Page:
Top and bottom edge swipes end up being more application specific. Swipe up from the bottom and you usually get some additional options, while swiping down from the top edge is usually more of a navigational tool (e.g. showing multiple tabs in IE10). 

Although Windows RT borrows from its iOS and Android brethren in that it will automatically pause and unload unused apps from memory, you can always manually move the process along by edge swiping down from the top and dragging the window off the bottom of the screen. This also works from the task switcher on the left side, drag over and down to the bottom of the screen to close. There’s some built in lag to ensure that you don’t accidentally quit something of importance but otherwise it works fine. 

Overall, the edge swipe gestures take some getting used to but once you’ve made it over the hump they really unlock a totally new level of tablet usage.

I believe Microsoft is on to something real here with the new Windows UI for tablets. This new OS feels ahead of the curve on major issues like multitasking, task switching and displaying multiple apps on the screen at the same time. I was always told that marketshare is lost and gained in periods of transition. Microsoft missed the first major transition to new ARM based smartphones and tablets, but it’s perfectly positioned to ride the wave to notebook/tablet convergence. In fact, when it comes to figuring out how to merge those two platforms I don’t believe Apple or Google have a reasonable solution at this point. In Apple’s world the two are distinctly separate, while Google is arguably even worse off as it doesn’t have a good notebook OS at this point (the verdict is still out on Chrome OS, as promising as the new Samsung Chromebook appears to be). It’s unclear how big this convertible/hybrid market will grow, but I see real potential here. There are users who want an iPad and I don’t believe Microsoft does anything to change their minds. The iPad and iOS remain a very polished, very accessible platform that is really optimized for content consumption and light productivity. For anyone who wanted more however, there’s now an alternative: Windows RT.

Meet Windows RT Bridging the Gap, the Dichotomy of Windows RT
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  • MadMan007 - Thursday, October 25, 2012 - link

    I forgot about the base 10 versus base 2 conversion, which affects every single device of any kind out there (no one headline advertises base 2 sizes), but that still leaves over 4GB 'missing' even before the OS install. 4GB is a lot of non-video media or space for apps (I imagine app size is comarable to other ARM OSes because of Windows Phone.)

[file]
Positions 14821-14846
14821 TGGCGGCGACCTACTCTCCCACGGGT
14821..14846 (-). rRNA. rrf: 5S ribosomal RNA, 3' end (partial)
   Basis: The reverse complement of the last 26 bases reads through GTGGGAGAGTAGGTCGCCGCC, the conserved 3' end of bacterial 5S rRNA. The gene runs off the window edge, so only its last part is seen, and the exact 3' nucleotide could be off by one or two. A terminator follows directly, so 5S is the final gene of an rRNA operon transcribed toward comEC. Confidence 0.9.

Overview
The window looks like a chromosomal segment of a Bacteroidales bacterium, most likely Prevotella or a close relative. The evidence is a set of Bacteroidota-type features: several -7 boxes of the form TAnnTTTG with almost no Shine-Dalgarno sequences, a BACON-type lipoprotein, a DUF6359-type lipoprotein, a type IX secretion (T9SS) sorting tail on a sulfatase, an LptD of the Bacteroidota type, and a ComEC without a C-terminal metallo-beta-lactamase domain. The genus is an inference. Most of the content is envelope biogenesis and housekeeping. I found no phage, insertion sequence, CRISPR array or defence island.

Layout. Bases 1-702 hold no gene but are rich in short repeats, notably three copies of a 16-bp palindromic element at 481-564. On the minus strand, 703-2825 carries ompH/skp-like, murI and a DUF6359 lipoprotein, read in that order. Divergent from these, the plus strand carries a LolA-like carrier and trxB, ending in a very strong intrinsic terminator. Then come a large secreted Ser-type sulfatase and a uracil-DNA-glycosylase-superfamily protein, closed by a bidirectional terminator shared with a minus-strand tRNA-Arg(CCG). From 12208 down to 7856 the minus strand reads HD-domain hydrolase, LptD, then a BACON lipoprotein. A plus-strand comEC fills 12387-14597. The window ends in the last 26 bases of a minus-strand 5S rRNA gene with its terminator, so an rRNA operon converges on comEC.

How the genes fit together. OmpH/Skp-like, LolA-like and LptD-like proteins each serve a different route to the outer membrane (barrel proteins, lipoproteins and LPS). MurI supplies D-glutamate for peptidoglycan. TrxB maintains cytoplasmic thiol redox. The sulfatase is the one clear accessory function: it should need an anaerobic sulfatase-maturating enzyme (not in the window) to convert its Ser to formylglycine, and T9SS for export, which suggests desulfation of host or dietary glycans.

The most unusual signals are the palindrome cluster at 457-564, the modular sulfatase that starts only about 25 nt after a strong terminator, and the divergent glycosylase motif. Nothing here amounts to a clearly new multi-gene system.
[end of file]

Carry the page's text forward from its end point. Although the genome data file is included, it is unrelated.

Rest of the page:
Perhaps that's why we're seeing such memory sizes and pricing for Windows tablets, to make them comparable to other OSes, but companies can put flash for the same price in other tablets as well. Maybe they will and just enjoy better margins, or maybe they will and just price them lower.
  • daboochmeister - Thursday, October 25, 2012 - link

    One of the things that's held me back from buying an Xbox is that it's $5/month to be a member of their community, so that you can chat with friends, have trophies saved, play multiplayer games, etc. As opposed to free with the Playstation Network, for example.

    Is there any kind of implicit tax like that in order to use this as a gaming device? If you don't have an Xbox and don't join any such paywall-portal, do you lose access to any games, or capability within any games you do have?
  • mcnabney - Thursday, October 25, 2012 - link

    You will never install anything on RT that is not Microsoft approved and they will get a cut of the money too. Unsigned apps cannot be installed on RT - and only apps sold specifically to YOU on the MS App store are signed.

    But no, there won't be a monthly fee just to have a Surface tablet. The apps you want to run might...
  • Visual - Friday, October 26, 2012 - link

    Uh... "you can chat with friends, have trophies saved" even without Xbox Live Gold. In other words, it is free. You only need to pay to play in multiplayer.
  • aepxc - Thursday, October 25, 2012 - link

    The review seems to indicate that Windows RT is an OS for desktop computing, but with a touch layer. But what does touch add to desktop computing? In what situations would a Windows RT tablet be preferable to a Windows 7 ultrabook? Or is it just a question of a Windows RT device being cheaper (especially taking into account the bundled Office) by much more than it is worse?
  • VivekGowri - Thursday, October 25, 2012 - link